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Homework is officially finished – in France at least.

No more angry tears over the 9-times tables at the kitchen table. No more sheets of grammar discovered the next morning in the bottom the book bag.

French President Francois Hollande won the adoration of school children (and their time-crunched parents) when he promised a total nation-wide ban on homework. The promise was made as part of a series of important education reforms: increasing the number of teachers, reducing the number of students held back each year, incentives for teachers to work in low-income areas. But it's the homework cancellation that's making headlines.

"Education is priority," Hollande said at the Sorbonne University on Wednesday, as reported by France 24. "An education program is, by definition, a societal program. Work should be done at school rather than at home."

He pointed out that homework creates a disadvantage for students who can't get help from parents at home.

But in fact, the research on the academic advantages of homework for any students is far from conclusive – particularly as the amount of it has steadily risen in the last few decades.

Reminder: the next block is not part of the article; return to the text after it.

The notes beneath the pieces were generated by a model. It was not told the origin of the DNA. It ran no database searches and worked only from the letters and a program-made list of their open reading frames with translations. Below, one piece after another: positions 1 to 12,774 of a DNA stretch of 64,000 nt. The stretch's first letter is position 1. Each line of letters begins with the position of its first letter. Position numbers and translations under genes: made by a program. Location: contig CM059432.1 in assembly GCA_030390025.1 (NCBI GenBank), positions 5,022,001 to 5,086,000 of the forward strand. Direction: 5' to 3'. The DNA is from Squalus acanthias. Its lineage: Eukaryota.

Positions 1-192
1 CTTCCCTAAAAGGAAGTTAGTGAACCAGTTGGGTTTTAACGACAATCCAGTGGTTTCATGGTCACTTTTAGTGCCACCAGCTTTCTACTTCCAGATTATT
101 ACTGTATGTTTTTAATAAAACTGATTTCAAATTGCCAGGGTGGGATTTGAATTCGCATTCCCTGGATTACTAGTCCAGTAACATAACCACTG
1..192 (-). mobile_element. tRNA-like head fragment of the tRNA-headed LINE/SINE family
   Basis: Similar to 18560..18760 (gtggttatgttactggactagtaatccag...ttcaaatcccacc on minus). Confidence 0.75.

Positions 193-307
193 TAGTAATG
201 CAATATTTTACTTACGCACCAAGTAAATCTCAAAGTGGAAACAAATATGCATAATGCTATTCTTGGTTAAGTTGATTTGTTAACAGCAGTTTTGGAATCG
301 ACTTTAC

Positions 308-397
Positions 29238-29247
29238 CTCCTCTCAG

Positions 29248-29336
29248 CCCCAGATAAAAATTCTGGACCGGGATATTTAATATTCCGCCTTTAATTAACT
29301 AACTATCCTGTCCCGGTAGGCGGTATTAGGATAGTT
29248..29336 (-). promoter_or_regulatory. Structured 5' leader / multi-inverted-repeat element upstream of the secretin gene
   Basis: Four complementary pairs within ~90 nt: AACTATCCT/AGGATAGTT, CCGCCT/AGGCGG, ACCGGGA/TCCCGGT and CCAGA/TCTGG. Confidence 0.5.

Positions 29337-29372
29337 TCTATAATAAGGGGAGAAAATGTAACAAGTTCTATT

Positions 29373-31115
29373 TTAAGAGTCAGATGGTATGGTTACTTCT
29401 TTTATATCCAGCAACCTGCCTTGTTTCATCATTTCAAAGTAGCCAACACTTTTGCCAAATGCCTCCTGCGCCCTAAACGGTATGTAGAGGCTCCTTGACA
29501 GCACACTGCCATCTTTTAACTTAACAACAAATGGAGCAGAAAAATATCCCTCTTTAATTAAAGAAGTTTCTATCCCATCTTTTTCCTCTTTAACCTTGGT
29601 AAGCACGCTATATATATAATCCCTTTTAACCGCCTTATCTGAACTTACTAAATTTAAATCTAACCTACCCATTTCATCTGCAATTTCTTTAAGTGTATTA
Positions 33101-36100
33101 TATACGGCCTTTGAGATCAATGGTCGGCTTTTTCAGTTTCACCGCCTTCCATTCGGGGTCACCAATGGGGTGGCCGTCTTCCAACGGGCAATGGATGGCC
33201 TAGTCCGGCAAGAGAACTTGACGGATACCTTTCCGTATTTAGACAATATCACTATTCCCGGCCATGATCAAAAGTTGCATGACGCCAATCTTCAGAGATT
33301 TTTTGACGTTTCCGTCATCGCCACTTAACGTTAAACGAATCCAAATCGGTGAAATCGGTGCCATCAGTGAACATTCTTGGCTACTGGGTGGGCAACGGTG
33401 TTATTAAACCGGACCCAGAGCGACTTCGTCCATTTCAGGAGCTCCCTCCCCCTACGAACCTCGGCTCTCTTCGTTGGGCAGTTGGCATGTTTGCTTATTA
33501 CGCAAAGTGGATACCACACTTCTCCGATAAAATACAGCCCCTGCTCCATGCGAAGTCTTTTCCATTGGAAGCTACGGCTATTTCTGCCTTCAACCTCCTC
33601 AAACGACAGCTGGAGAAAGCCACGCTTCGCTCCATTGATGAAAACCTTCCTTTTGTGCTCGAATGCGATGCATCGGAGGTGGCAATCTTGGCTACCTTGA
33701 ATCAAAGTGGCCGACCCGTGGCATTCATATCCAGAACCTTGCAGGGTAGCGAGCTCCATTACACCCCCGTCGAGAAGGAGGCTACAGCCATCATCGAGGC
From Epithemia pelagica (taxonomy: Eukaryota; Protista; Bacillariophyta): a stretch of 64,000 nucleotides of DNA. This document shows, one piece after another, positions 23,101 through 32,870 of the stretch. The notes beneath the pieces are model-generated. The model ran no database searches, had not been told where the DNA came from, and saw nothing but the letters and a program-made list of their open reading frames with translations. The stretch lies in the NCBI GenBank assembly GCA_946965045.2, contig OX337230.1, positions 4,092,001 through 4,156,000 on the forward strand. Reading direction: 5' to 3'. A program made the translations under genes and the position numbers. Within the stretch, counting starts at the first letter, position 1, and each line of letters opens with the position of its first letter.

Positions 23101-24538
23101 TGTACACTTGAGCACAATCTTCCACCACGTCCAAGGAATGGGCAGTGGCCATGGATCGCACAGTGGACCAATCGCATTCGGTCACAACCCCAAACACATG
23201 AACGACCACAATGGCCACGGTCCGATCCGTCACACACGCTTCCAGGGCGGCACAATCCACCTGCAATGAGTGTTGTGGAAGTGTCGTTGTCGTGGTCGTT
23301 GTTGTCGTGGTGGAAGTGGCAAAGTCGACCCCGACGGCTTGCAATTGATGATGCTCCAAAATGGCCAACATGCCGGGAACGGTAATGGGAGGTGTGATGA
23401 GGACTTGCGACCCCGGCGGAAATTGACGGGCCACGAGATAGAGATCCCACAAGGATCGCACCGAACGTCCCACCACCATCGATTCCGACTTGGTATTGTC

While some research has found that homework helps teach students life skills and responsibilities, it's benefits, particularly for the younger grades, has been pretty suspect. Benefits hinge on the amount of time spent on homework, the type of assignments given and the level of conflict in the home over getting it done. One of the most vocal critics of homework has been U.S. educator Alfie Kohn, who argues there is no connection between time spent on homework and academic achievement.

In the face of those mixed review, the French president has taken a clear stand and declared the homework wars over. But there is a trade-off: French students, who attend school for four days at week until about 5 p.m., will now have to spend more time in class. The school week, Mr. Hollande said, will now be increased to four-and-a-half days.

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